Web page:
East Face

Page Type Page Type: Route
Location Lat/Lon: 39.95062°N / 105.28805°W
Additional Information Route Type: Trad Climbing, Scrambling
Seasons Season: Spring, Summer, Fall
Additional Information Time Required: Half a day
Additional Information Rock Difficulty: 5.4 (YDS)
Additional Information Number of Pitches: 5
Sign the Climber's Log


This is a very fun route and is listed as one of Gerry Roach's "Top 10" for all the Flatirons. Plan on 1.5 - 2 hours for the approach and remember that the longer approach almost guarantees a lack of other climbers. The bushwhack to and from the route is fairly painless, the climbing fun/consistent, a rappel on the way up and awesome views of the historical North Face of the Maiden all add up to make this a memorable climb.

A quick note:
This route can be climbed a variety of ways. Just like all other Flatiron slab routes, this will test your ability to read the rock from below. If you don't follow the easiest route you can easily stray onto harder rock. I led the more aesthetic/direct line on the second pitch and ended up soloing a 5.5-5.6 slab. Be prepared!

Getting There

Follow the description on the main page to the base of the route.

The FatironBase of the route.

Route Description

Rope up at the broken saddle between the Fatironette and the Fatiron. The pitches I describe are based on a 60m rope.

Eastern Piece

P1 (4th class) - Aim up and right and belay at the trees. No protection but only 4th class.

P2 (5.4) - Aim further right than you think you should. Imagine the crack higher extending all the way down. You want to start 15-30 feet right if the crack and pass the tree and belay at a flake.

P2 Variation (5.5-5.6R) - You can aim straight up for the bulge/flake. This is thinner than it looks from below and it felt like 5.5-5.6 with no protection. This is the more obvious line but a definite "no fall" zone.

P3 (5.4) - Follow the crack up and over the bulge. Belay above the bulge.

P4 (5.0) - Aim up following the easiest line to the summit of the eastern piece.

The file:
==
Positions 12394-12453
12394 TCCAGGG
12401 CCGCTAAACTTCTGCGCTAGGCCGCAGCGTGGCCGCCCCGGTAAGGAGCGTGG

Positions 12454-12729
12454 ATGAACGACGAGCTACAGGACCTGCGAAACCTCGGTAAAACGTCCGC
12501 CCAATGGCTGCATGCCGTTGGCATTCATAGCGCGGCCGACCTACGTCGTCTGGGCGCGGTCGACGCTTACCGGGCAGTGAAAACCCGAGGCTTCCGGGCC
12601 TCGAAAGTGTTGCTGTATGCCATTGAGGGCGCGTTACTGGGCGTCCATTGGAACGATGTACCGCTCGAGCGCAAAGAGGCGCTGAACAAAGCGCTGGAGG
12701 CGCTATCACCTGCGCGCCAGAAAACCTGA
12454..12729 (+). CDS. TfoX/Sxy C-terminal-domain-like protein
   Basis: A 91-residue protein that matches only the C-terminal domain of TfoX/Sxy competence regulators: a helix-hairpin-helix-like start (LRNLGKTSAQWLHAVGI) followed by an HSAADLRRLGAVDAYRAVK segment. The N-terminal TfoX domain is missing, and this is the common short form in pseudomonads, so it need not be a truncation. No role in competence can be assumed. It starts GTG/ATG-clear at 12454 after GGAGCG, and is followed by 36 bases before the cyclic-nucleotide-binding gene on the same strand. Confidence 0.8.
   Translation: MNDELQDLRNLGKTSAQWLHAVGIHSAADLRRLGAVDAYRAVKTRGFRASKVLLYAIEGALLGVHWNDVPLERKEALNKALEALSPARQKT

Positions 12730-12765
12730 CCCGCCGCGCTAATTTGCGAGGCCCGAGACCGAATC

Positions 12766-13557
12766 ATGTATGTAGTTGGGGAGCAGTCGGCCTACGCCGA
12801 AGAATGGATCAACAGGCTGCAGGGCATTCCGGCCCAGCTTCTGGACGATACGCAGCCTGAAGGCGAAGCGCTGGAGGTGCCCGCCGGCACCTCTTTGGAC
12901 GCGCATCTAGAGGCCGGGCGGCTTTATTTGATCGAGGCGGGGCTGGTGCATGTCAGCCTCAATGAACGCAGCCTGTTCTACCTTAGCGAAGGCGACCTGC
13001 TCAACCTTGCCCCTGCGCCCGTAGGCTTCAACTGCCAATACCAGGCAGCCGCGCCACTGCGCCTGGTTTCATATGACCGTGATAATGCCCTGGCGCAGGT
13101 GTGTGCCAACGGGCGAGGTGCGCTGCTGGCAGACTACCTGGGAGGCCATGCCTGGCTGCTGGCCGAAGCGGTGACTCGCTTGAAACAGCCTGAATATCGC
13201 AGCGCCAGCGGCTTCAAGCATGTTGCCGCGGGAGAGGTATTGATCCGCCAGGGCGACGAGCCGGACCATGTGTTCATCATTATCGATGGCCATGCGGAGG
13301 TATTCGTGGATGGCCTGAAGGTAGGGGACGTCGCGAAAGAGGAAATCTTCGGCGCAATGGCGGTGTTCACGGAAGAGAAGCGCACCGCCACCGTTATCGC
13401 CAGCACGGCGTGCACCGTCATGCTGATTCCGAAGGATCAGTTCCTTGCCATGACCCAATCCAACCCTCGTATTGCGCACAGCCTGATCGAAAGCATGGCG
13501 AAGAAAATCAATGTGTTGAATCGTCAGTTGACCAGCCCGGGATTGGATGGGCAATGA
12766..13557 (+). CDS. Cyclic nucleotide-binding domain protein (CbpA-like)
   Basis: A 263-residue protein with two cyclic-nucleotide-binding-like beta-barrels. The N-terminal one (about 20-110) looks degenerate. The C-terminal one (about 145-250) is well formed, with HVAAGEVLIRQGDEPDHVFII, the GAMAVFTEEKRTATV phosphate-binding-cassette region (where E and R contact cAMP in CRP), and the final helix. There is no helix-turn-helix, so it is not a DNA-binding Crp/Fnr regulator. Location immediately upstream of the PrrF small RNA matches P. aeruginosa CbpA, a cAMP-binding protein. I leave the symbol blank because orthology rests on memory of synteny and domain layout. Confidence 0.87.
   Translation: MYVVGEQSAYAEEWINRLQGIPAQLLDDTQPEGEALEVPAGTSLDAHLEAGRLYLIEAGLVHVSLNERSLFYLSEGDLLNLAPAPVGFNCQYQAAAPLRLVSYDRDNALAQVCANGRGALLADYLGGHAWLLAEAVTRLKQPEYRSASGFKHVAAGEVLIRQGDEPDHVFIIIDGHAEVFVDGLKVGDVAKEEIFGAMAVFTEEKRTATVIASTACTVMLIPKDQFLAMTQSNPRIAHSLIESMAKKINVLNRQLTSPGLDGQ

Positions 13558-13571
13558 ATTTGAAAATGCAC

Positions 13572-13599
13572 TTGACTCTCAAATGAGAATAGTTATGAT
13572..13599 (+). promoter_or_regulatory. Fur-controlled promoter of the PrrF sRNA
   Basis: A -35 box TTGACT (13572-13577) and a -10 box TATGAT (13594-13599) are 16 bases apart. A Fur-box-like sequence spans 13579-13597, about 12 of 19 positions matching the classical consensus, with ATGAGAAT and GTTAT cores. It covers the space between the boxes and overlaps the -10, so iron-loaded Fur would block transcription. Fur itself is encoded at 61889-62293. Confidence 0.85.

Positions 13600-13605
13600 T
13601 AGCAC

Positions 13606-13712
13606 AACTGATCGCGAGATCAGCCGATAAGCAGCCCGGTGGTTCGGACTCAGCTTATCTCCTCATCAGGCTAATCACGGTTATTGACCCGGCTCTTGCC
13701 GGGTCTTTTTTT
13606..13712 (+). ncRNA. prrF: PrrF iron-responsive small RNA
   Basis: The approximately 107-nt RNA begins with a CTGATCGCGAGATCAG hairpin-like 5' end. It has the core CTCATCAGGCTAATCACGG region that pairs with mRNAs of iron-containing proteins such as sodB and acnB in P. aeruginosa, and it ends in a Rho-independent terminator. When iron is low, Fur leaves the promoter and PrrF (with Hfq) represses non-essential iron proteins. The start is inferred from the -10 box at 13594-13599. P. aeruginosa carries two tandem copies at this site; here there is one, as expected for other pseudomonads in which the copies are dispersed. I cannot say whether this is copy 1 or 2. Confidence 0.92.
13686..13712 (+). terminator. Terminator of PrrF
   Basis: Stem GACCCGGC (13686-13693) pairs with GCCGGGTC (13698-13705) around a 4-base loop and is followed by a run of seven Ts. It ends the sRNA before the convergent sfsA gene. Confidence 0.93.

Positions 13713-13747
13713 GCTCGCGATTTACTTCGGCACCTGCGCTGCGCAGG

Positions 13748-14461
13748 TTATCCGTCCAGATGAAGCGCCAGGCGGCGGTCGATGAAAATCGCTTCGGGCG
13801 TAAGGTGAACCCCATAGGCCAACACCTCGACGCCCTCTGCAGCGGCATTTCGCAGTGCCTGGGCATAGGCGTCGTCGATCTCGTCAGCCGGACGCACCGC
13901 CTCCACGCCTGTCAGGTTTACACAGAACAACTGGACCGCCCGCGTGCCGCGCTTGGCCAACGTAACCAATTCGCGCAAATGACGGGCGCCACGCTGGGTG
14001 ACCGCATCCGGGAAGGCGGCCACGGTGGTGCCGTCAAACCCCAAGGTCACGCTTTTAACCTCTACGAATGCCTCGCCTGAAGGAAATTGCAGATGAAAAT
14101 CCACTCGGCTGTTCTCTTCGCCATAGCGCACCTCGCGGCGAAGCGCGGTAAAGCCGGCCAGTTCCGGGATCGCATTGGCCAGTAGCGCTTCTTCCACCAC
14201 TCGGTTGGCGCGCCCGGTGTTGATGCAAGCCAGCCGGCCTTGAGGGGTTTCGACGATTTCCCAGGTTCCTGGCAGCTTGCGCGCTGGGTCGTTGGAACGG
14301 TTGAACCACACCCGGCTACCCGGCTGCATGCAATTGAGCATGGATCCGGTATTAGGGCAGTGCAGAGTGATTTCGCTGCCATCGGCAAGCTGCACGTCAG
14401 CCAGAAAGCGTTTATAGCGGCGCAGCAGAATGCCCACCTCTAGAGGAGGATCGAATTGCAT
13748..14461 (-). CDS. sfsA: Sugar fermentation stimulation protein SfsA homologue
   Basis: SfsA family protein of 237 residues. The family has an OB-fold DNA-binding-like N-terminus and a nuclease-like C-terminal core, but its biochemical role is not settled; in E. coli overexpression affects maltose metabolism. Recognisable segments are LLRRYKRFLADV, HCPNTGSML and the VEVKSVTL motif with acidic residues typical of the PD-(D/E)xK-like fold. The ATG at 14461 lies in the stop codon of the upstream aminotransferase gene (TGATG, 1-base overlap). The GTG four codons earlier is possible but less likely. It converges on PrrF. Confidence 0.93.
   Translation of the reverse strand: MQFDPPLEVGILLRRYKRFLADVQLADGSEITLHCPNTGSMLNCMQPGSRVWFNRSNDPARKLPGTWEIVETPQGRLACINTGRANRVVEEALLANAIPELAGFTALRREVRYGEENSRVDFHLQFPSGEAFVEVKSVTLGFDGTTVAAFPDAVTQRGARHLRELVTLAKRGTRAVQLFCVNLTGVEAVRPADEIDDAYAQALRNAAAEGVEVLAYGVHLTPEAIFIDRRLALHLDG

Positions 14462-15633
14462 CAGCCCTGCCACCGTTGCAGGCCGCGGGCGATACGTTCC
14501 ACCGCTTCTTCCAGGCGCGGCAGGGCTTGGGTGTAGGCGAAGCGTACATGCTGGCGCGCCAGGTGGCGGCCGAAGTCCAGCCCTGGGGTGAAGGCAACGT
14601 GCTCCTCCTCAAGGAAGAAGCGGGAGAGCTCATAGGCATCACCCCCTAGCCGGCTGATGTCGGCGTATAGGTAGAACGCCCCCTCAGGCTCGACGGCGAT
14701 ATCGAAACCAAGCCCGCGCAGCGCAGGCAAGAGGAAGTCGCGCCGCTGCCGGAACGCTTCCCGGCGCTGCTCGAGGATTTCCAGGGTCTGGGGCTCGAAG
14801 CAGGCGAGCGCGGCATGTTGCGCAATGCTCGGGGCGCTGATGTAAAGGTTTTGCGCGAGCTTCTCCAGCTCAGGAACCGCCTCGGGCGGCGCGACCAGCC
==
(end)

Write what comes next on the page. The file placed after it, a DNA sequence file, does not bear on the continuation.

The FatironLooking down P2 variation.

The FatironLooking up P3.

Transition - There is a drop separation the two pieces. Scramble SW down until you reach a tree that is easily slung. Rappel west down onto the second piece. There is also a down-climbing option but it passes through a so called 5.4 crack that looks much harder than the rating.

Western Piece

P5 (4th class) - Angle right following the obvious easy line around the water gully. Belay at the flake above the gully is the most obvious solution but is longer than a 60m. I climbed up with my partner for a bit so he could reach.

P5 Variation (5.5-5.6R) - Follow the gully straight up and over the bulge. I seconded this but did not see any possible placements and would imagine it to be a sketchy lead.

P6 (4th class) - This is an easy romp straight up to the top.

The FatironLooking up P5 variation.


Rappel west off of a tree then bushwhack down the north side of the rock.

The Fatiron

Follow the description on the main page for some more detail.

Essential Gear

A typical Flatiron rack. - We carried a small rack of nuts and cams and the only one I was glad to have was a large cam for above the P2 variation and for setting belays.

Rope - Would be easier to string pitches with a 70m.

Water - Long approach = thirsty climbers!



Parents refers to a larger category under which an object falls. For example, theAconcagua mountain page has the 'Aconcagua Group' and the 'Seven Summits' asparents and is a parent itself to many routes, photos, and Trip Reports.